How to sidestep bridging stumbling blocks

by: Samantha Partington
  • 05/09/2014
  • 0
How to sidestep bridging stumbling blocks
Knowing your deal, the market and the mechanics of a bridging loan will stop you wasting your time and your client's money

In the final part of our ‘How to’ series we explain how you can make sure your deal is ‘right first time’ and how you can avoid delays.

Filling in all the blanks

By carrying out thorough research at the start of the process, many common pitfalls can be avoided.

It may seem basic, but completing a full fact find on your client is one of the most important parts of the process.

David Melville, regional business development manager for Jumbo Bridging, said: “When problems are discovered further down the line it can change the interest rate offered by the lender or the lender may knock it back completely for non-disclosure of all the facts.”

Kit Thompson, director of bridging at Brightstar Financial, recommends asking the applicants specific questions at the outset.

“I had a case come through to me from an introducer in the name of an applicant who didn’t own the property. It wasn’t a fraudulent attempt to obtain money, but confusion over which family member had been registered on the title.

“Make sure you ask the client if the property is in their name.”

Asking the client to obtain a credit report beforehand will help to avoid any surprise debt revelations after the case has been submitted to the lender.

Being aware of lender preferences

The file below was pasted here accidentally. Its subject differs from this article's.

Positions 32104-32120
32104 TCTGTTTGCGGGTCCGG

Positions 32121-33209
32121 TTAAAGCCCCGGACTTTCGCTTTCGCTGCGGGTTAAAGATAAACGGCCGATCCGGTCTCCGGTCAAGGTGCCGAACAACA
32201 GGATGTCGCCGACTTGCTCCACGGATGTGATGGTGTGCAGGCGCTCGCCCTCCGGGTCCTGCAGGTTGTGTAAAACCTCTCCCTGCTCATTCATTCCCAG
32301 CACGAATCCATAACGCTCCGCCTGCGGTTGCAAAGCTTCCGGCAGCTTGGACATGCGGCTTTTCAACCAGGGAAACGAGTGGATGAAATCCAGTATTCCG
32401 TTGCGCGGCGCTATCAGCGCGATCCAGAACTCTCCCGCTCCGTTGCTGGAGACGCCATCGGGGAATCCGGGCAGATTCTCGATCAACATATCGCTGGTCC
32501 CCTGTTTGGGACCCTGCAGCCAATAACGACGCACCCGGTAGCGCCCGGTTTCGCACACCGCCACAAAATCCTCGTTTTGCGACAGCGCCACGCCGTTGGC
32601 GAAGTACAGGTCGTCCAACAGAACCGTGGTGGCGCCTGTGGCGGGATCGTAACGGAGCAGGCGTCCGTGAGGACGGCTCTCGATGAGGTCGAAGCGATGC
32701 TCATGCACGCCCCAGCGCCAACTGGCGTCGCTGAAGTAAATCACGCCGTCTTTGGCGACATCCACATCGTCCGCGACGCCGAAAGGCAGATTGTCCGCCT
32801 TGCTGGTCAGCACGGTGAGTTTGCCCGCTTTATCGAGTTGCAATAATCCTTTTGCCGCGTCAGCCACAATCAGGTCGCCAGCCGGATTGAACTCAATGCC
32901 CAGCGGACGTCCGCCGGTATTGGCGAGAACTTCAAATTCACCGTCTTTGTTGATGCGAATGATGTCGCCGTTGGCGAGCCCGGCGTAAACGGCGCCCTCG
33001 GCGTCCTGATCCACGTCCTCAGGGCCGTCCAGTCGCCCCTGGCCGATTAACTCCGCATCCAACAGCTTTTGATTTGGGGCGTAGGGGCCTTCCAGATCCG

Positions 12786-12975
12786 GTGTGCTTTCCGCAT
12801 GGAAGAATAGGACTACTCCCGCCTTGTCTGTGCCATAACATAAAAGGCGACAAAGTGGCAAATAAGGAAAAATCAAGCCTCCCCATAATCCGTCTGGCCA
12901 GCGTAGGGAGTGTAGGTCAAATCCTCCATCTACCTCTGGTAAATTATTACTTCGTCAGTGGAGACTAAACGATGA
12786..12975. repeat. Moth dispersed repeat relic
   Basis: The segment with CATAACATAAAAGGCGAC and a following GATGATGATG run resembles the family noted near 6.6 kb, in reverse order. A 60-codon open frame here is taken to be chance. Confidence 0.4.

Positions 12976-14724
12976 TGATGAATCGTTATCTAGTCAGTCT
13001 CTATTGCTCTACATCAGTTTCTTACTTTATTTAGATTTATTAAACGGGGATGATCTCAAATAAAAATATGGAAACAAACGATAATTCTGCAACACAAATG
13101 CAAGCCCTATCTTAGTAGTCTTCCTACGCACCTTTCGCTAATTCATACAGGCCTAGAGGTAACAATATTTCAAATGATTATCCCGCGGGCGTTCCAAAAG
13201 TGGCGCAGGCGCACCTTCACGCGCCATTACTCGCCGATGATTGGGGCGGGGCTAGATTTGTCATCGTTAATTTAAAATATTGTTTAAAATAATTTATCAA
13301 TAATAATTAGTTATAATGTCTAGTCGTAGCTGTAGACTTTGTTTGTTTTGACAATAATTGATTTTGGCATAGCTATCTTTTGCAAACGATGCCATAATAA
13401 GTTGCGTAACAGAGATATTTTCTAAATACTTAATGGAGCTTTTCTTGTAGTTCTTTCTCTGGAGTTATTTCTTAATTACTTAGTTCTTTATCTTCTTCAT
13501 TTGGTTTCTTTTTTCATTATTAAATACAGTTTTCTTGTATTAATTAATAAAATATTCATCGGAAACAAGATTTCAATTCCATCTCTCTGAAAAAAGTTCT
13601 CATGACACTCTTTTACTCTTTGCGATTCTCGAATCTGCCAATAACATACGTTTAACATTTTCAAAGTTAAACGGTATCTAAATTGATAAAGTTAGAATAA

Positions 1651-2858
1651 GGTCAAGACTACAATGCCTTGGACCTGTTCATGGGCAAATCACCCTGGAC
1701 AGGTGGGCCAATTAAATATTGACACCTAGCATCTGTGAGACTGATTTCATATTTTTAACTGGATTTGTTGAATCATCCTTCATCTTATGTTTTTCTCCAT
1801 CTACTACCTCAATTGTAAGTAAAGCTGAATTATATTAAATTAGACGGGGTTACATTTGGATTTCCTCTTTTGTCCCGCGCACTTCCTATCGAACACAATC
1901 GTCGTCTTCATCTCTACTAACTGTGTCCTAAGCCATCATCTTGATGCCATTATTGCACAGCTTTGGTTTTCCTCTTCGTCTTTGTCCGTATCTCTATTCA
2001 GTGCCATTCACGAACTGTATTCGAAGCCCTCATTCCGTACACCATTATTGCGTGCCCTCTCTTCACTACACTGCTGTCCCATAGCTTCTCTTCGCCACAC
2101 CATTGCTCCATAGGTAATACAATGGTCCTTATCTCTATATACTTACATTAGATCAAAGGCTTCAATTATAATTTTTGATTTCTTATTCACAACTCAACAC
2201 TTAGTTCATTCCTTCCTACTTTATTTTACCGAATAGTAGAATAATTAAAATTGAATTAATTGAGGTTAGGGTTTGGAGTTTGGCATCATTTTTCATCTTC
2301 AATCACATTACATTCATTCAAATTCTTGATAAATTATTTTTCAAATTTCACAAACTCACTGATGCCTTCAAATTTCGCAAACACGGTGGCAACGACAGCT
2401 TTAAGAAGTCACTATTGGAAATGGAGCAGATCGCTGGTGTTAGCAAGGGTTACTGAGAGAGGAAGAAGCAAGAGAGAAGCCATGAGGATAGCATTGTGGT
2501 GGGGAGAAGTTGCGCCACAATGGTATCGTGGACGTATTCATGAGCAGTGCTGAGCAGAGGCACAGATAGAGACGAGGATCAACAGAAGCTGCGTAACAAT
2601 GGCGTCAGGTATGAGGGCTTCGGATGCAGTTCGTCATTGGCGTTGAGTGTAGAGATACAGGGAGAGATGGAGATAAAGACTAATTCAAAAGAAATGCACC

Bridging lenders tend to have a specific set of preferences when it comes to the types of loans they are prepared to offer.

Having an awareness of lenders’ criteria will prevent the multiple replacing of a case which could end up costing you the relationship with your client.

Check the following lender preferences before selecting your source of funding;

– Geographical preference – some won’t lend outside the M25, others focus on Scotland or Wales
– Awareness of loan size – loan size restrictions are common, some will cap at £300k others £1m. Some bridging lenders go for ‘big ticket’ deals which climb in excess of £5m and beyond.
– Asset class – is the security residential, commercial, agricultural, equestrian, leisure, hotel. Land without planning permission?
– Product awareness – what term of loan does the lender offer, do they offer a roll-up option or stage payments for development finance?


Avoiding delays

Melville’s top tip for maximum efficiency during the completion process is to choose a solicitor to act for the borrower who is experienced in bridging transactions.

“I can’t stress the importance of this enough. If the solicitor is not used to the way that bridging finance works or doesn’t understand its uses they can unnecessarily scare the client by warning too strongly against using the facility.”

Bridging finance is underwritten based on the security and the exit route or how the bridging lender will get its money back at the end of the short term.

Thompson’s tip is to make sure that the exit route is viable.

“It needs to be robust or the deal will stall then ultimately collapse. If the borrower wants a bridging loan because they are unmortgagable then how are they going to repay the loan back in 12 months? It needs to be watertight.”

Delays can crop up due to a lack of broker experience if bridging is not their main source of business.

The most important skill is be able to identify an opportunity where bridging finance may be able to provide the solution. After that, the broker can pass the enquiry to a packager or specialist desk to source and process the case through to completion.

Thompson said: “As long as we have an outline of the deal, the valuation, the purchase price, loan size, reason for the loan and the exit route, we can do the rest.”


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